By Michael Jason
Menopause refers to a stage in woman's life characterized by a permanent cessation of her menstrual activities. It implies that a woman stops having her monthly menstrual periods for the rest of her life, after she achieves the menopause. A normal healthy woman reaches the menopause between the ages of 40-50. Menopause marks the end of a woman's fertility and reproductive years. During the menopause, production of the estrogen hormone reduces drastically in a woman and her ovaries stop producing eggs.
It can take 5 years for a woman to achieve the final menopause stage. If a woman has not experienced any menstrual periods for a year, the condition is known as menopause. When a woman is in her puberty stage or childbearing years, her ovaries release an egg every month. This release is known as ovulation. Ovaries also produce the hormone estrogen. This hormone instructs the uterus to build up a lining. This lining allows the implant and growth of the fertilized egg.
As the women nears her menopause years, the production of estrogen decreases. As a result, she will experience irregular menstrual cycles. The irregularities include skipped periods, light or heavy menstrual flow. A woman could also experience random bleeding as well.
Symptoms of Menopause
Menopause is a natural and biological process. It is not a disease. It is just a transition period of a woman's life. 75% of women experience some or all of the troublesome symptoms during the menopause. There are no common symptoms as every woman's body would react in a unique way towards the menopause. Here are some of the common symptoms that women show during the phase of menopause.
Hot flashes are landmark signs of menopause. As the level of estrogen drops in a woman, her blood vessels expand rapidly. This causes her skin temperature to rise. This can further cause hot flashes or a sudden spread of warmth to her shoulders, head and neck, starting from her chest. This sudden gush of warmth causes a woman to sweat, and when the sweat evaporates from her skin, she feels chilled, and slightly faint. Women also experience raid heart beating and a feeling of anxiety. The face of a woman looks flushed. She might experience red blotches on her neck, arms and chest area.
These hot flashes usually last up to 30 seconds and in some cases up to several minutes. There is no common frequency or duration of hot flashes as they vary from a woman to woman. Women often experience hot flashes during the initial years after their menopause.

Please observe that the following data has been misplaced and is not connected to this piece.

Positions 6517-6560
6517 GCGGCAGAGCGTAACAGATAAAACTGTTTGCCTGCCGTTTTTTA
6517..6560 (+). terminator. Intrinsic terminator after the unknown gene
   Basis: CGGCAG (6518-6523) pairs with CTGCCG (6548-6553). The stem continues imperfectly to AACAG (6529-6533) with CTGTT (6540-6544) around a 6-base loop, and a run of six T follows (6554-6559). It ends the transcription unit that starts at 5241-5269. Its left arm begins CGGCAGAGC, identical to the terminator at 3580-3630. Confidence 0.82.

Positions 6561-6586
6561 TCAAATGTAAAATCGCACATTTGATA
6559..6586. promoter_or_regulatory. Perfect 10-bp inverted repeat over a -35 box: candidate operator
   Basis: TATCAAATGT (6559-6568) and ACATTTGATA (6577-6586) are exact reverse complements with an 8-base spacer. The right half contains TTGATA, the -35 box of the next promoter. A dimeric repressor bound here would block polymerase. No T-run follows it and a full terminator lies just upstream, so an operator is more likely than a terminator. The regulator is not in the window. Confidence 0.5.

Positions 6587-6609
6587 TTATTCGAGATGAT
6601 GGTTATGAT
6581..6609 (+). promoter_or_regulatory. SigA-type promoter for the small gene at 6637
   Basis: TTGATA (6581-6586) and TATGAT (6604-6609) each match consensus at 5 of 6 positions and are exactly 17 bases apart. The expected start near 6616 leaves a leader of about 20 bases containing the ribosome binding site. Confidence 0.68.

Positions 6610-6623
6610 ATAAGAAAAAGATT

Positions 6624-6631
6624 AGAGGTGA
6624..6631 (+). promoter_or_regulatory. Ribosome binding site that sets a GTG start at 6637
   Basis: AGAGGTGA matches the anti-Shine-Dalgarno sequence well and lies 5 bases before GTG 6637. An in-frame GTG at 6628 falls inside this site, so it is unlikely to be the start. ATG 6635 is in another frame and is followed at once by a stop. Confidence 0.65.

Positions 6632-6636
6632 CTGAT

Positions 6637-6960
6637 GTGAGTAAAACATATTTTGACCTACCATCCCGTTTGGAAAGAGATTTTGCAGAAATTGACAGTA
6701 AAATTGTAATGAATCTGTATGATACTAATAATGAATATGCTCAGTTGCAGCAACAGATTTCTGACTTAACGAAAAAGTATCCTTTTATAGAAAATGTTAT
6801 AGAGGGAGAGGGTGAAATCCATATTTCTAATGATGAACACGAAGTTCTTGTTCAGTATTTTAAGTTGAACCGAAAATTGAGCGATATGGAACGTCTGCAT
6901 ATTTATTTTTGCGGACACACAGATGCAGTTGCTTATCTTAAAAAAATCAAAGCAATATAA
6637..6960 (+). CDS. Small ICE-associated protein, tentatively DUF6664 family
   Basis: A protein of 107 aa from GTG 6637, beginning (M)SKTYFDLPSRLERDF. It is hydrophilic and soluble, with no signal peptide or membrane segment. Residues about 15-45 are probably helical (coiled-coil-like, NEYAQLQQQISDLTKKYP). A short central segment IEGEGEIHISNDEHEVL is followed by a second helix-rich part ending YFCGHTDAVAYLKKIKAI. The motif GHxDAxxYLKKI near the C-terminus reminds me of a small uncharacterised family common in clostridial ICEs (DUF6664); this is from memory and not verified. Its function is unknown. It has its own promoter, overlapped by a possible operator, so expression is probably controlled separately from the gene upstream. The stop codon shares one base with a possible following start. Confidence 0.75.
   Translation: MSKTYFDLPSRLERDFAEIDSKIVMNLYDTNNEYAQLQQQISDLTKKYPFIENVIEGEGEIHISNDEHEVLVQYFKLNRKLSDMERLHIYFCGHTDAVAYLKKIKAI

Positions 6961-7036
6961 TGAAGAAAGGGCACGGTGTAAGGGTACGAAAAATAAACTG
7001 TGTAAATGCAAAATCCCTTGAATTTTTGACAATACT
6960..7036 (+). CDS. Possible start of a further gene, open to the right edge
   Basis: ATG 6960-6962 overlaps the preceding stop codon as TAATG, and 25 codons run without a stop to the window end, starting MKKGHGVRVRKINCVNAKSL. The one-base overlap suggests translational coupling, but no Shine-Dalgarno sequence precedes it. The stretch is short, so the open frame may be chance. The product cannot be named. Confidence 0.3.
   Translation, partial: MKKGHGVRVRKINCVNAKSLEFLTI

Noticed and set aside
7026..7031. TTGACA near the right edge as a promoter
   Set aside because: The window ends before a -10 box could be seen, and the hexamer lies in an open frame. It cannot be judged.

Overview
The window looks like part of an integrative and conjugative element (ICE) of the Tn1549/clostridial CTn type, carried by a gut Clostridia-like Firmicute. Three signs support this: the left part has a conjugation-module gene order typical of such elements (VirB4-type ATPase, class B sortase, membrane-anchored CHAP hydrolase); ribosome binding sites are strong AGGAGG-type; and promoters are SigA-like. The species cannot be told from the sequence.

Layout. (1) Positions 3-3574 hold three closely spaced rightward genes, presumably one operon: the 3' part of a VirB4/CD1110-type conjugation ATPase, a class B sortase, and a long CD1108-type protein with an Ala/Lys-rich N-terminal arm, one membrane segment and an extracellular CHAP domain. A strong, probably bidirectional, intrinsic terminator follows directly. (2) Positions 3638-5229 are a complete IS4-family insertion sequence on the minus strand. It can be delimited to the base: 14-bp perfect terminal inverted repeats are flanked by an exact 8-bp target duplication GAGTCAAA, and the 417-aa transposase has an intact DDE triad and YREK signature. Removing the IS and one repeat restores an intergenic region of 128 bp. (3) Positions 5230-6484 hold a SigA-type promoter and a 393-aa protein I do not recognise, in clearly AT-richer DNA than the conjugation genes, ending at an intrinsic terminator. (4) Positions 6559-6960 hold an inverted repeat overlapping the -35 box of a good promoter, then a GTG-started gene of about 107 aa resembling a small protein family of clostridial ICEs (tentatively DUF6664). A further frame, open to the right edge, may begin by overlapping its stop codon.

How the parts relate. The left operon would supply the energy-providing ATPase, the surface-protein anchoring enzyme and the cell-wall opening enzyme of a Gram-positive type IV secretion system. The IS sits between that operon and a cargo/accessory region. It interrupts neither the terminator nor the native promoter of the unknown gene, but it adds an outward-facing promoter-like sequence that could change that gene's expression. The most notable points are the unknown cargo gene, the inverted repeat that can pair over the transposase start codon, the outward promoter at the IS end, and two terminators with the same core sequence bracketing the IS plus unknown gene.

Hot flashes affect the life of a woman directly. If they happen during night, they can disrupt the sleep. They cause night sweats. A woman can often wake up and have trouble getting back to sleep again. This results in lack of restful and refreshing sleep, which can have a knock on effect in the morning.
As a woman approaches her menopause stage, she experiences irregularity in the menstrual periods. Periods become either long or short. Menstrual bleeding becomes heavier or lighter. A woman might experience skipping of periods. These symptoms mark the onset of menopause.
As a result of menopause the production of estrogen decreases. As a result of it the organs such as urinary bladder, vagina, uterus, and urethra become weak and shrink. When bladder and urethra become weak and shrink, they can lead to infection, leakage of urine and painful urination.
As the tissue lining of vagina shrinks a woman experiences pain during intercourse. A woman might also suffer from vaginal dryness, irritation and itching.
Changes in appearance
During the menopause transition, a woman on an average gains 5 pounds of weight. Initially this weight was believed to get concentrated on hips and thighs of a woman. New researches have shown that the weight might settle in a woman's abdomen too.
A woman might experience wrinkling of the skin, fullness in breasts, and thinning hair.
Behavioral and emotional changes
A woman might experience fatigue, irritability and frustration during menopause. She might experience decreased concentration and memory loss. These changes are a direct result of hormonal fluctuations in her body during menopause.
As a result of menopause the density of bones in a woman's body tends to decrease. She starts losing calcium from her bones following the drop in estrogen levels. This can lead to a condition of weak bones known as osteoporosis. A woman also becomes susceptible to fractures.
The menopause is completely a natural phenomenon marking the end of a woman's reproductive term, but not the end of her life. It is a transition time, the symptoms of which can be effectively managed.
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